Munster get reality check from Ulster at Thomond
Munster 17 Ulster 19
Published 11/05/2014 | 02:30
The last time Ulster picked such a weakened team for an interpro it was Christmas 2011, against Leinster in the RDS, and their kids went home with an investment in the experience bank, and a concession of more than 40 points.
Given that at one point it looked like being twice that figure they considered it overall to have been a positive exercise. Their experience in Thomond Park last night, in wintry conditions against a near-full strength home side – was better in every respect.
They had to survive late chances to JJ Hanrahan – a drop-goal attempt with a couple of minutes of normal time remaining, and then a penalty shot on 82 minutes which was the last kick of the game – but they did just that, and deservedly so.
The result was immaterial to Ulster in terms of their mission next weekend, for they knew they would be on the road – and that road leads to Dublin against a Leinster side shaken by their experience against Edinburgh. But the boost to Ulster's confidence from this will be tremendous.
The only low point for them – in a game that gives them the double over Munster this season – was the injury to No 8 Nick Williams, who was stretchered off late in the first half with torn medial ligaments in his knee. Ulster haven't ruled him out yet from the semi-final, in the RDS on Saturday night, but that formality shouldn't be long in coming.
As for Munster, who started the game chasing a long shot of a home semi-final next Friday, there was little of the fluency evident in Edinburgh last weekend when they ran the home team off the park. Their mission now is to go to Scotstoun, where Glasgow are in fine fettle, with their tails between their legs. At this stage of the season players don't need what are euphemistically called 'wake-up calls.' Never mind the spin, this will not help Munster going to Glasgow.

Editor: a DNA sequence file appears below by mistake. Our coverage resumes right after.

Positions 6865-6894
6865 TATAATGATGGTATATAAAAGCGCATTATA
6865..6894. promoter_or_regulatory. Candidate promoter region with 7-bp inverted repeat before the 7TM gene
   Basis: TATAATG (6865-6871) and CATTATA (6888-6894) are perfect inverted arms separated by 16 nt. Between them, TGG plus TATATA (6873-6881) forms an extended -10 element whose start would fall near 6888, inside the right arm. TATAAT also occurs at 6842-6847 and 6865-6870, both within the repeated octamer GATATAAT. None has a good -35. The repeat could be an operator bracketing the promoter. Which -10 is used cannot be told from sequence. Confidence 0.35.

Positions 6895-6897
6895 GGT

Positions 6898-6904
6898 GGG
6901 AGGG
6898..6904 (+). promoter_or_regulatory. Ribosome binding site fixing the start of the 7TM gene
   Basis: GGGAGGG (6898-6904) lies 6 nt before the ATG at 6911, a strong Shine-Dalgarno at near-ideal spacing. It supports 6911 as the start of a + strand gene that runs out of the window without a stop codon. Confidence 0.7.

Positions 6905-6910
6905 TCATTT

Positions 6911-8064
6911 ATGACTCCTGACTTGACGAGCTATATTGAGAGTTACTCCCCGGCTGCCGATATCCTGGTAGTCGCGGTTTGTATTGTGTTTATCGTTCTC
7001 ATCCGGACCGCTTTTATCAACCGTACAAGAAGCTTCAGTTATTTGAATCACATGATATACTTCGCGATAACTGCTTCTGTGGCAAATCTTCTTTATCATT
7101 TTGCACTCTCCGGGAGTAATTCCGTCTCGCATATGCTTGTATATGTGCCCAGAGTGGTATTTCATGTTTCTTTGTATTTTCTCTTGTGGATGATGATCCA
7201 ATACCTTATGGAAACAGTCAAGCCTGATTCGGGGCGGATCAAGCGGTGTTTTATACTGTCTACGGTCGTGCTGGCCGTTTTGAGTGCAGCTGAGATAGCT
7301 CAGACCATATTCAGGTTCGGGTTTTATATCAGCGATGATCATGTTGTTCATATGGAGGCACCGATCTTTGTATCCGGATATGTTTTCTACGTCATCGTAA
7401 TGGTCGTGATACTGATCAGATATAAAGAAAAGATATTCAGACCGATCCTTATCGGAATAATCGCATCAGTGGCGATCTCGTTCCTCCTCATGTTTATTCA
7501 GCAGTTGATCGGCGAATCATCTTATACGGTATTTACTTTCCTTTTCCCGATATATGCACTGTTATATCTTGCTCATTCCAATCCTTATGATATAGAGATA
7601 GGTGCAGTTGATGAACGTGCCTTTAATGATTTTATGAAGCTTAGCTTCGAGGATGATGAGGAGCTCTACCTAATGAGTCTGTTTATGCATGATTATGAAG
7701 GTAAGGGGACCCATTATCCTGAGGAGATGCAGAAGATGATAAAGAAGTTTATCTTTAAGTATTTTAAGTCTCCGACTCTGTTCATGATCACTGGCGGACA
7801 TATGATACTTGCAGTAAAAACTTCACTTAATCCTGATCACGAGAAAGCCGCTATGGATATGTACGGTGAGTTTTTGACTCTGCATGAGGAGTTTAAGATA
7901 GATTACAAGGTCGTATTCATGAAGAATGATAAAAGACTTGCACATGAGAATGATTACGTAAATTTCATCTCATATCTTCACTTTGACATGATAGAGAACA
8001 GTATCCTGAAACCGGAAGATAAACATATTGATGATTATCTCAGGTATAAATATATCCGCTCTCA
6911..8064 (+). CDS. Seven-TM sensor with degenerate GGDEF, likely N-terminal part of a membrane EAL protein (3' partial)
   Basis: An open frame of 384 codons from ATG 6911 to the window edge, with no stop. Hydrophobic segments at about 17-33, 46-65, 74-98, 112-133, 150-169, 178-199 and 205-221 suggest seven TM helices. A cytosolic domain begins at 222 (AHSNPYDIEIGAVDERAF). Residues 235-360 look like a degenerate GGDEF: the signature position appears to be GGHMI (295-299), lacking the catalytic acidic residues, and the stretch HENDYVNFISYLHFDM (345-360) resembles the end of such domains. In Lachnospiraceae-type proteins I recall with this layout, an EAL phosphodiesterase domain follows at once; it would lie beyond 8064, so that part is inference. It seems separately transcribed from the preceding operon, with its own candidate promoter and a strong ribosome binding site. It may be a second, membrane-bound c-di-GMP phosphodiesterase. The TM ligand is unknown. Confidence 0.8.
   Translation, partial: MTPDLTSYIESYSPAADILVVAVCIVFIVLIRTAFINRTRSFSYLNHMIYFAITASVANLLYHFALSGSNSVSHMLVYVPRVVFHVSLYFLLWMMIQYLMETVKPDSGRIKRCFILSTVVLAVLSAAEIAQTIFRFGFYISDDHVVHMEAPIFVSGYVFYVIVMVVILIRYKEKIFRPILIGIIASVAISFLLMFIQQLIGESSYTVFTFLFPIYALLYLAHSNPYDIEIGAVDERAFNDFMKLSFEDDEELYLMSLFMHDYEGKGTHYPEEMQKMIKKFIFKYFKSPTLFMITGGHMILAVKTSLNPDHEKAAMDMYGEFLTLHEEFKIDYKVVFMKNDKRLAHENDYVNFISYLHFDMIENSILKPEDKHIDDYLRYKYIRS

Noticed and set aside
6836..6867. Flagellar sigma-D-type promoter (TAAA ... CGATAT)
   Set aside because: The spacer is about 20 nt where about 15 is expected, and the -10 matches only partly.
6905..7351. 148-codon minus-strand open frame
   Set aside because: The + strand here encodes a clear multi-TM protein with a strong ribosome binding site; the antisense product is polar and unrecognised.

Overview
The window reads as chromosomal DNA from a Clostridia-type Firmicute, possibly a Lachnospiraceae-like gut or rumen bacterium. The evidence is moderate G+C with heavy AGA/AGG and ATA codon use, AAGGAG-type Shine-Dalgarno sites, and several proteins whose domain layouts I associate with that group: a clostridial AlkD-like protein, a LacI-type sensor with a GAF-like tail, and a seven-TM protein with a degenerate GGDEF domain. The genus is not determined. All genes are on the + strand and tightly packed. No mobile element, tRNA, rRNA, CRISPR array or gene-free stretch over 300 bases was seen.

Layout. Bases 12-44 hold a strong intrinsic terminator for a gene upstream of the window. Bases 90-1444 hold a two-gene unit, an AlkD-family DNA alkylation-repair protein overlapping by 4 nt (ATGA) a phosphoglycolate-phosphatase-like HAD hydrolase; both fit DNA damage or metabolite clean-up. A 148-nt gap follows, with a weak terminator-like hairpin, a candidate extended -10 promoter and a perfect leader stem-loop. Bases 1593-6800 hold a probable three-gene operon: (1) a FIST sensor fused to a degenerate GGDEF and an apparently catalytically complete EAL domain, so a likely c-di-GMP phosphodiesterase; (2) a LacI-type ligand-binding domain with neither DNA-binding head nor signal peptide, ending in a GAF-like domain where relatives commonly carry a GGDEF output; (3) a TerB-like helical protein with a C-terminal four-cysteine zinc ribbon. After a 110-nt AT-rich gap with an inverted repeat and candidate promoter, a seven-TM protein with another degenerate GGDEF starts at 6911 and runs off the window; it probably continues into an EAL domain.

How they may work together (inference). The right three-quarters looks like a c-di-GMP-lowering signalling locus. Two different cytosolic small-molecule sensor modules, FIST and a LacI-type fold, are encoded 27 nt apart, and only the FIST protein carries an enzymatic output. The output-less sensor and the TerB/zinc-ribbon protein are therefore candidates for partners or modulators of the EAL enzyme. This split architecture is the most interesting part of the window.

The first thing the players on both sides had to do was negotiate the high winds which swept capriciously around the ground.
The second was to hang on to the greasy ball in the wet conditions. More rain came after the break and a crowd of about 10,000 felt like they had stumbled in on a January night.
Oddly enough the quality of the game got worse as the first half wore on, so what looked like developing into a decent show instead degenerated into Keystone Cops stuff at times, with passes thrown all over the shop and lineout accuracy well below par.
At the break it was 10-10, which hadn't looked too likely after 14 minutes by which stage Munster were 10-0 up and looking good. Ian Keatley put them ahead with a penalty on 10 minutes, and four minutes later he was converting a lovely touchdown by Duncan Williams after clever work down the tramlines between the scrumhalf, James Coughlan and James Downey.
Ulster finished the half better, however. The improvement started with Munster messing up the restart from the Williams try, to allow Michael Allen to put Michael Heaney over despite a dodgy-looking pass which was given the thumbs-up by the TMO. Despite the loss of Nick Williams, Ulster got better as the half wore on, with James McKinney – who featured in that RDS game three years ago – punishing Munster for a casual offside off a Duncan Williams box-kick to level the scores.
The Ulster outhalf took another three points just two minutes into the second half, but as with Munster in the first period, the kick-off reception was a disaster. This time Stuart McCloskey was stripped of possession, and a Keatley grubber was finished in fortunate circumstances by Sean Dougall. Keatley's conversion put the home team 17-13 ahead, but two McKinney penalties either side of the hour mark left Munster trailing by two going into the final quarter.
You could feel the unease among the natives when their side passed up one very kickable shot at goal – not unlike Toulon a couple of weeks ago – which could have restored the lead, and instead saw possession lost by Paul O'Connell on the charge close-in. They regretted it when it came down to those last few plays, which had a feel of desperation about them. Munster got what they deserved – as did Ulster. It makes for an interesting last four shake up next weekend, where Glasgow and Ulster will be feeling good about themselves.
Scorers – Munster: D Williams, S Dougall try each; I Keatley pen, 2 cons. Ulster: M Heaney try; J McKinney 4 pens, con. Munster: F Jones; G van den Heever, C Laulala, J Downey, S Zebo (K Earls 53); I Keatley (JJ Hanrahan 50), D Williams; D Kilcoyne (J Cronin 62), D Varley (capt), J Ryan, D Foley, P O'Connell, P Butler, J Coughlan (T O'Donnell 53), S Dougall.
Ulster: C Gilroy; D McIlwaine, M Allen, S McCloskey, R Scholes (P Nelson 79); J McKinney, M Heaney (D Shanahan 77); C Black, R Herring (K McCall 77), A Warwick (A Macklin 59), L Stevenson, D Tuohy (capt)(N McComb 53), M McComish, N Williams (C Joyce 34), S Doyle.
Referee: N Owens (Wales)
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